He quotes the architect Charles Moore: "It is interesting ... to consider where one would go in Los Angeles to have an effective revolution of the Latin American sort. Presumably, the place would be in the heart of the city. If one took over some public square, some urban open space in Los Angeles, who would know? ... The only hope would seem to be to take over the freeways."
Brodsly, who grew up in San Pedro, the son of parents who "would religiously listen to SigAlerts at breakfast," began the research for "L.A. Freeway" as part of his undergraduate thesis at UC Santa Cruz. It was published by UC Press when Brodsly was in his mid-20s. He went on to work for the city of Los Angeles, and later moved to the Bay Area, where he works in public finance. He never wrote another book.
For most of "L.A. Freeway," Brodsly maintains a scholarly detachment in examining how various freeways were planned and paid for. But occasionally he drifts into Banhamesque reverie. ("Driving the freeway can create a rare, and distinctly urban, moment of joy when the car drives well, the freeway is uncrowded, and there is a good song on the radio.") And at several points he directly takes on the relationship between freeways and L.A.'s civic character.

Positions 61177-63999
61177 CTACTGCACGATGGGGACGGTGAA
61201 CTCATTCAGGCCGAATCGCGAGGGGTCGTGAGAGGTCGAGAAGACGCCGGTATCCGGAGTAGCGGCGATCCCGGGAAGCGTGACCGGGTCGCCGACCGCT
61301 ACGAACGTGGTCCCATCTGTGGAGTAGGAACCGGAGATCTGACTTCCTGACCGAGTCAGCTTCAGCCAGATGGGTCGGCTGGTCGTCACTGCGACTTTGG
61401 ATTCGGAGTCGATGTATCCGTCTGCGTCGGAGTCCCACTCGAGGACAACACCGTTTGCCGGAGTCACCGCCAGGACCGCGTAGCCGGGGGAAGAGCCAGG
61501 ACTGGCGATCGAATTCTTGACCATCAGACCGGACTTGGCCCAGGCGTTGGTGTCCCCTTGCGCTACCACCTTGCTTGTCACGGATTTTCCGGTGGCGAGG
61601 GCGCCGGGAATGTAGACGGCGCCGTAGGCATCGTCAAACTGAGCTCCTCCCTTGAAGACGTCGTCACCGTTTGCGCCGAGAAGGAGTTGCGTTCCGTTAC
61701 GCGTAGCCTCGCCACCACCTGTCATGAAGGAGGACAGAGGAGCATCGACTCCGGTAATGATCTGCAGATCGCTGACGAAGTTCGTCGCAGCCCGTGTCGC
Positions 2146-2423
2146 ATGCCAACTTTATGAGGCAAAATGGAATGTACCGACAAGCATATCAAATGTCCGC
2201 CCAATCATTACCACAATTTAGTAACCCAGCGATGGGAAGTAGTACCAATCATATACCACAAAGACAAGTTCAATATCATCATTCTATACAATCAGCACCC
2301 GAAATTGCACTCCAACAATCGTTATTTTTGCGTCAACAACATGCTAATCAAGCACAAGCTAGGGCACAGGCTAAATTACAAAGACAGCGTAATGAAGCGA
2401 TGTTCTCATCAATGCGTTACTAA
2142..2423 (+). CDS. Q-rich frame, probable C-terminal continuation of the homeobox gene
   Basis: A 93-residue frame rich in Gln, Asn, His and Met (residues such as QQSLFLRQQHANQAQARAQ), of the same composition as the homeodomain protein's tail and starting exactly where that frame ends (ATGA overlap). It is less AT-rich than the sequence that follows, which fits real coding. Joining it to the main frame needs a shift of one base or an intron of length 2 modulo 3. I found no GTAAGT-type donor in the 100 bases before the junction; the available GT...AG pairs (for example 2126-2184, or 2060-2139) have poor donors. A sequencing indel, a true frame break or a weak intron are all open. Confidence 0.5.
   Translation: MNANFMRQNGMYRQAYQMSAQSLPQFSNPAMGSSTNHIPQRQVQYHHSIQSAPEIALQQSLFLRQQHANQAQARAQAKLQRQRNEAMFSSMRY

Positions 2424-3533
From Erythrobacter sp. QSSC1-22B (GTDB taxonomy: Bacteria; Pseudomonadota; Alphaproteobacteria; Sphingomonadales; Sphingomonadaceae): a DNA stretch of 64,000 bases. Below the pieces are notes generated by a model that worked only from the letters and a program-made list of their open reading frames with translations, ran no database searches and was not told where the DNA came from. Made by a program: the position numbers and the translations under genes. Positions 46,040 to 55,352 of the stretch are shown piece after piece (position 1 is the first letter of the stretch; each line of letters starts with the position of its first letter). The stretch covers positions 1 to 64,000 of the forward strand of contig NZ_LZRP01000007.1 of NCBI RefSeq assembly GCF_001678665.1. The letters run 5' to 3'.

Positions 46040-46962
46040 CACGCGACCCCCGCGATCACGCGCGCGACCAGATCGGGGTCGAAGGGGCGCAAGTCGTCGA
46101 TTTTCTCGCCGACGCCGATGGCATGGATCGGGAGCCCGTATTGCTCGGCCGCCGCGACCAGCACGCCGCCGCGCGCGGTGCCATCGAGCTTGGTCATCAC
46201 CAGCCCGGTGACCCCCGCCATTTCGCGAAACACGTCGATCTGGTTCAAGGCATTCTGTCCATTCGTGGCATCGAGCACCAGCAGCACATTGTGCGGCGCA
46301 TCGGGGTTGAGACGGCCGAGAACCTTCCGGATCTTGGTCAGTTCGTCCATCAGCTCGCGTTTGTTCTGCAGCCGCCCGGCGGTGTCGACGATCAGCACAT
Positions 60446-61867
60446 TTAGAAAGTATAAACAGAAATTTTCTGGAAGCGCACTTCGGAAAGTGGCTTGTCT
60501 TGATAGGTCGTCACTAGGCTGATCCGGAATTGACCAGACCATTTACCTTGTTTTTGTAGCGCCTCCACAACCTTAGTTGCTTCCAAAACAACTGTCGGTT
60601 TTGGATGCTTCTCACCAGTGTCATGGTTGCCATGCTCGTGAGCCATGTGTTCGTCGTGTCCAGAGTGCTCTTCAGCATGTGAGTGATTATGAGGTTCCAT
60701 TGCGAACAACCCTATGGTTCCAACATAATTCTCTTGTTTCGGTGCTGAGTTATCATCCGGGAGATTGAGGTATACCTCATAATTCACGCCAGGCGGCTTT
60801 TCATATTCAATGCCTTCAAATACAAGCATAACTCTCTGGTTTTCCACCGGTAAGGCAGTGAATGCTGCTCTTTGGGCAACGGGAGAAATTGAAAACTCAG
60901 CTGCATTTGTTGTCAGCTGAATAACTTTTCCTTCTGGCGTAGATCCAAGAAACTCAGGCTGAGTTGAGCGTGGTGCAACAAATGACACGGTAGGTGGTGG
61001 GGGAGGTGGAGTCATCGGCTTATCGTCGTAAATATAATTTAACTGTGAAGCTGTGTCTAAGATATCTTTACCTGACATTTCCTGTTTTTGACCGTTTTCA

Brodsly argues that the freeway system has radically "democratized transportation" in Southern California. He quotes an essay from the New York Times magazine making the case that in Los Angeles "the freeway allows you to create your own life. Your community is formed not by geography or community but by common interests."
At the same time, Brodsly acknowledges the way that the freeway keeps us cocooned in our cars, within sight of but apart from our fellow citizens. And he links that separation to the one produced by zoning and the popularity of the single-family house. "Protected by the detached single-family home and the detached private automobile," he writes, "the Angeleno can maintain his daily life remarkably free of intrusion. Thus Los Angeles is able to maintain its facade of a garden patch of urban villages, a metropolitan small town, without ever compromising the anonymity that is a hallmark of city life."